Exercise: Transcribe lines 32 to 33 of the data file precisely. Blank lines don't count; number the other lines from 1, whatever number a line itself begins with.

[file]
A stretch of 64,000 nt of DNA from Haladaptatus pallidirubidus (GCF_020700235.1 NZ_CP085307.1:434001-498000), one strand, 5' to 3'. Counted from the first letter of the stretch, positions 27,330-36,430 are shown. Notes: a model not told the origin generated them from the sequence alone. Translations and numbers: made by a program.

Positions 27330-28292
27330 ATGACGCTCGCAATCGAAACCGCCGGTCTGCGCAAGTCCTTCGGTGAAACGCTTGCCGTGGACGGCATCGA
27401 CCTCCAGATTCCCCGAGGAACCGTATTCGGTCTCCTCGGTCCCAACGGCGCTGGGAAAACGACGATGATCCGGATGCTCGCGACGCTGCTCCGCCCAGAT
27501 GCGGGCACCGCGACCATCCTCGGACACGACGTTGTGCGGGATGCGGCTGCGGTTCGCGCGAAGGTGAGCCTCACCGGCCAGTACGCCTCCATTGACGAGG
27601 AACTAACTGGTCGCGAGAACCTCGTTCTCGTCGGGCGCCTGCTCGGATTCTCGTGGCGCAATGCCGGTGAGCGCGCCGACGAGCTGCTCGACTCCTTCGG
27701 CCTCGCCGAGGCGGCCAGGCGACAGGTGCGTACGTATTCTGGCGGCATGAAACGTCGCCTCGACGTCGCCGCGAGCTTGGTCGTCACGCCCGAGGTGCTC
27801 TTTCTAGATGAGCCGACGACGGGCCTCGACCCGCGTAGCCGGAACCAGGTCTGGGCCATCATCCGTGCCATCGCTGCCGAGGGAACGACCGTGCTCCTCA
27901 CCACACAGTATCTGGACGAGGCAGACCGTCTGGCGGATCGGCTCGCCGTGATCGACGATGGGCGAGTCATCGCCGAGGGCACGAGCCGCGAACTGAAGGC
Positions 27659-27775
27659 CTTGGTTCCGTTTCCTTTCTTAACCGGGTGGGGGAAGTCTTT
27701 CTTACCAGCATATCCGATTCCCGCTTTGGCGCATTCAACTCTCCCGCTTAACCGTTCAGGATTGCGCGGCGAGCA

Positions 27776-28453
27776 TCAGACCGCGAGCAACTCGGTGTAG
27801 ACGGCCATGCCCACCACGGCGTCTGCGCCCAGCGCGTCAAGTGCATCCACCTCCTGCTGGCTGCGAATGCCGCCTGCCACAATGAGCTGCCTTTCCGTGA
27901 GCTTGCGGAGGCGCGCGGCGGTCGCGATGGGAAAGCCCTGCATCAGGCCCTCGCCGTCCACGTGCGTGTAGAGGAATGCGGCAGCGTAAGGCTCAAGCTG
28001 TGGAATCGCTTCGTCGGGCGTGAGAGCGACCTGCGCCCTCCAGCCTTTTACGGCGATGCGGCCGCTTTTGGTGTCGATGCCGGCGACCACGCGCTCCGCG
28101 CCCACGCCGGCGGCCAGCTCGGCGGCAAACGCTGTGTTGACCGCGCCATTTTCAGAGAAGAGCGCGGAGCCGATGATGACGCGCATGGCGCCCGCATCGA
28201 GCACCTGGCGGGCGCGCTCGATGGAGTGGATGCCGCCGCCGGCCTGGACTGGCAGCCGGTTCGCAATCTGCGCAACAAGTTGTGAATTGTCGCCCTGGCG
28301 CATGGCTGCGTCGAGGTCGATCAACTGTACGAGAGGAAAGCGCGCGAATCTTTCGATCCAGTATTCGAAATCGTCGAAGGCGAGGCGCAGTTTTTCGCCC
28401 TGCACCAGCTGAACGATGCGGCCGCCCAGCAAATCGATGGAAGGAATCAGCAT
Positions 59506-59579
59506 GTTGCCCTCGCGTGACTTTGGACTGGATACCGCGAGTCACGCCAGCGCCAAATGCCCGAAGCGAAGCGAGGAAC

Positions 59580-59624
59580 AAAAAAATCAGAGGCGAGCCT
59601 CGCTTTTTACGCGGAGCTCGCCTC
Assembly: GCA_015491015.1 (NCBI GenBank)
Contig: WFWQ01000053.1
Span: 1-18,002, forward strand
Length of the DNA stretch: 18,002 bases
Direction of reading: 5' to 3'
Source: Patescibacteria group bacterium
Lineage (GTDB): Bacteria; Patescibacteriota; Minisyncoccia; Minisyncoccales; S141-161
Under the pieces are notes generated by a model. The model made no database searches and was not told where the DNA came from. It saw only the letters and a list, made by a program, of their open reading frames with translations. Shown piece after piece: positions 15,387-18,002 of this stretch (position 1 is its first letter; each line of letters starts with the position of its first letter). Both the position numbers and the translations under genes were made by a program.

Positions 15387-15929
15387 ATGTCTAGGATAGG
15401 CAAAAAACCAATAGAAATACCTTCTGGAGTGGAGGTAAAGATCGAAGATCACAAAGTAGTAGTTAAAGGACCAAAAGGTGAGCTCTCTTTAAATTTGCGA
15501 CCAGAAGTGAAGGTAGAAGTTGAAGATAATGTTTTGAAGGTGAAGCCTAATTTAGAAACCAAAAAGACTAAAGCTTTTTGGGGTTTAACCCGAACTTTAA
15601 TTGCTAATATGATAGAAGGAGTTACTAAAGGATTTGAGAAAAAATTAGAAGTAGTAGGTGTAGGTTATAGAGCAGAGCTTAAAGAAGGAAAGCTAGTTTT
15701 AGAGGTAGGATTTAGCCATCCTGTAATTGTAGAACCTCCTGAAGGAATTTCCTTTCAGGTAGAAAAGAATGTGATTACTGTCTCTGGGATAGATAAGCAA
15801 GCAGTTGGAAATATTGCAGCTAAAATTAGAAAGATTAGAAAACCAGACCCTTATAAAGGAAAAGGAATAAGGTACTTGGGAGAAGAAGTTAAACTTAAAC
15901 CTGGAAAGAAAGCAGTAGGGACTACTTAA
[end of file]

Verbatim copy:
Source: Patescibacteria group bacterium
Lineage (GTDB): Bacteria; Patescibacteriota; Minisyncoccia; Minisyncoccales; S141-161